• Saint Mary’s (NCAA #10).  Although the Patty Mills story is the biggest news around in the picturesque campus of Moraga, CA, the Gaels have more to be excited about than Kobe and Chris Paul describing Patty as “lightning quick.” Not only do the Gaels return last year’s freshman of the year (Mills) and Defensive POY (Simpson), but also two other starters and almost all of their scoring. However, what could put the Gaels over the top in the WCC is their depth. Unlike other WCC teams, the Gaels are arguably ten deep.  The front line returns all three starters (Simpson, Omar Samhan and Ian O’Leary).  Of the three Diamon is the most polished. His game can be described in one word – relentless. Already the senior from Hayward, CA, has broken the career blocks record at SMC and is currently in the top ten all-time in rebounds for the Gaels.  Samhan, the only true center on the team, has a nice offensive skill set and has steadily improved his defense over the last two seasons.  As mentioned, the bench provides the Gaels with a wealth of experience. Returners Yusef Smith and Lucas Walker, as well as 7-foot Indiana transfer Ben Allen provides the Gaels with true backups for Samhan and Simpson. In particular, Ben Allen’s shooting ability should allow Coach Randy Bennett to use some of the high post offense that got the Gaels to the Dance in 2003-04.  In the backcourt, aside from Mills, the Gaels return redshirt junior Wayne Hunter to the lineup. The 6-2 guard would have been Bennett’s best on-ball defender, but because of the logjam last year, Bennett could not find a place for him. Should Hunter’s offense regress, expect the Gaels to go Aussie Carlin Hughes. Even if he doesn’t start, Hughes will see significant minutes as he is the best returning shooter on the Gaels roster.  One guy to keep an eye on is freshman Clint Steindl. Another transport from down under, he may take minutes from O’Leary if the senior swingman’s offensive game goes cold.  There is talk that Collin Chiverton, fellow teammate of UCLA recruit Drew Gordon, may also see time, but with the depth the Gaels possess, he may end up redshirting.
  • San Diego  (NIT).  Seniors Brandon Johnson and Gyno Pomare took the WCC by surprise last season with a strong finish, winning the conference tournament at home, then knocking off UConn in the first round of the NCAAs. The question now is whether their “one shining moment” will catapult the Toreros to the top of the WCC.  The good thing for the Toreros is they return their entire team from a year ago.  While Pomare and Johnson are the headliners, guards Dejon Jackson and Tremaine Johnson will have to continue their growth in order for their team to reach the Dance.  Forwards Chris Lewis and Rob Jones also saw significant action next year and should also to continue to improve. However, in order to have a real shot at the Gaels or Bulldogs, USD will have to get some major contributions from some young players, most notably Brazilian transfer Roberto Manfra and Nathan Lozeau.  The two are USD’s biggest bodies and must be able to hold their own against the likes of Josh Heytvelt, Omar Samhan, and Diamon Simpson.  Another factor for the Toreros is that the tournament moves from the friendly confines of Jenny Craig Pavilion to a neutral site this year. The last two times USD made it to March Madness, they hosted the WCC Tournament.  Here’s an audience-eye view of the big upset over UConn.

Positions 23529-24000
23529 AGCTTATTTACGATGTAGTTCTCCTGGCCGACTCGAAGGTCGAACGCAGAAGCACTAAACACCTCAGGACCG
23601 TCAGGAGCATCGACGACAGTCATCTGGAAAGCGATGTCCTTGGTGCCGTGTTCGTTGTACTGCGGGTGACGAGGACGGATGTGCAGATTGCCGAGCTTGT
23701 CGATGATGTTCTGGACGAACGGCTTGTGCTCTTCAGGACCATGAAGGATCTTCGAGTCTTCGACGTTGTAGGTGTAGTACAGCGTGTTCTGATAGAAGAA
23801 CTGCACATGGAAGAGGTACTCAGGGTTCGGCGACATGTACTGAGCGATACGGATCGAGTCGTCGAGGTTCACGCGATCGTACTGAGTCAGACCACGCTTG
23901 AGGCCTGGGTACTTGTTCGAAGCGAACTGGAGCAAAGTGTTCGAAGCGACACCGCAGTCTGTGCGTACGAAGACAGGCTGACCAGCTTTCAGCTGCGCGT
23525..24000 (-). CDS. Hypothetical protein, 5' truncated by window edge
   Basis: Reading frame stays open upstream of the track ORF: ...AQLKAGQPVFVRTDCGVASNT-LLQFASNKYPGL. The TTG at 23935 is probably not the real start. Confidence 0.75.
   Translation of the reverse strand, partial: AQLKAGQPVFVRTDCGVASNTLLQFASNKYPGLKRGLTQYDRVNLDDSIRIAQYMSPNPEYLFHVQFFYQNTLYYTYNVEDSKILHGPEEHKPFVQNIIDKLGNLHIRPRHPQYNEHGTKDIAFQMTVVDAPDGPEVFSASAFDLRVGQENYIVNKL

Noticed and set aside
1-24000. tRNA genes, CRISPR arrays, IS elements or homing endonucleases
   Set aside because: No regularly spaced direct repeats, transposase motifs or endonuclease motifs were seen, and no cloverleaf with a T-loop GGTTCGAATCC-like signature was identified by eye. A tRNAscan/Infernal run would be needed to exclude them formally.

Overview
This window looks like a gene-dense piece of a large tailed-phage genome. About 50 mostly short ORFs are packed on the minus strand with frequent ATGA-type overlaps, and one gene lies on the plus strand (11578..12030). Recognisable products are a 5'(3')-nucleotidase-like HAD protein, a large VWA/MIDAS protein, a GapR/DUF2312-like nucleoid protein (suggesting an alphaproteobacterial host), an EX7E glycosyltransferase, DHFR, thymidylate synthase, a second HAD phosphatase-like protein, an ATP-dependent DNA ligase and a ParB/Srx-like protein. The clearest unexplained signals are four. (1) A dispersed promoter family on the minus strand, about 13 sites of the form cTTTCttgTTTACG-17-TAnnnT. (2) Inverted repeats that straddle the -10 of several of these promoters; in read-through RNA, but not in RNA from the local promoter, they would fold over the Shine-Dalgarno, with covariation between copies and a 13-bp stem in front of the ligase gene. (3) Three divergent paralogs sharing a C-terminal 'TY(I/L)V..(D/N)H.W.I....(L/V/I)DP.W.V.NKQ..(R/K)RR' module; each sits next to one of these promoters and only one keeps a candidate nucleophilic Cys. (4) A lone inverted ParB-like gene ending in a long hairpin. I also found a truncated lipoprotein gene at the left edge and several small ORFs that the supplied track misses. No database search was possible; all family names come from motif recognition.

Fighting for Fourth.

  • Santa Clara.  Center John Bryant, perhaps the best center in the conference, is a load. But aside from him the team is thin and unless junior guard Calvin Johnson and some transfers step up, the Broncos will only be a .500 team at best.
  • San Francisco.  With the return of all conference forward Dior Lowthorn and former Rutgers guard Manny Quezada, USF has the offensive weapons to upset anyone in the conference. But if new coach Rex Walters wants to play with the big boys he will need to find some other pieces to go along with these two studs.
  • Portland.  Quietly former Stanford assistant Eric Reveno has built a solid team in Portland. Most of his team returns, including guards Taishi Ito and Nik Raivio and forwards Luke Sikma and Robin Smuelders, but they don’t match up well with the likes of Gonzaga, Saint Mary’s and San Diego.

Bottom Feeders. 

  • Pepperdine.  After the Vince Walhberg debacle, Pepperdine went to the archives and dug up former coach Tom Ashbury. With a promising but young team, Ashbury will need to teach these guys how to win so they have a chance in years to come.
  • Loyola Marymount.  Like Pepperdine, Coach Bill Bayno is counting on next year when he brings in Seton Hall transfer Larry Hughes and Oregon Transfer Drew Viney.

All Conference Team.

  • Patrick Mills, St. Mary’s  (POY)
  • Jeremy Pargo, Gonzaga 
  • Austin Daye, Gonzaga
  • Diamon Simpson, St. Mary’s  (DPOY)
  • Gyno Pomare, San Diego  

Prediction.  Until another team proves otherwise, the Gonzaga Bulldogs remain at the top. However GU is not a unbeatable as some think (Sporting News ranks them #4 nationally). The Bulldogs can shoot the lights out with the best of them, but their frontcourt remains a huge question mark. On the other hand, Saint Mary’s can bang with anybody, but until someone can prove to be their go-to deep shooter, the Gaels will have a difficult time matching up against upper echelon athletic teams, especially those with great shooting guards. San Diego is the darkhorse, but to this analyst they look like a poor man’s Gonzaga.  In order for all three to make a return appearance to the NCAAs they will have to perform well in brutal preseason schedules and manage the expectations. This shouldn’t be a problem for Gonzaga, as they are used to the pressure which comes from being the top dog, but as for Saint Mary’s and San Diego, it will be interesting to see what how they will respond as the hunted.

65 Team Era.  The WCC is 20-34 (.370), but let’s not kid ourselves, the majority of those wins (12) are from Gonzaga during the last decade (4 others are from the run-n-gun LMU teams in the late 80s/early 90s).  Still, in five of the last nine seasons, the WCC has been a multiple-bid league, including the best-ever showing of three bids in 2008.  How interesting is it that the lowest seed, #13 San Diego, was the only team to win a game in the Tourney, while higher seeded #7 Gonzaga and #10 St. Mary’s were sent packing in their first game.  With the collective strength of the top half of this conference this year and potentially into the future, there should be numerous opportunities for the WCC to have multiple teams advancing very soon.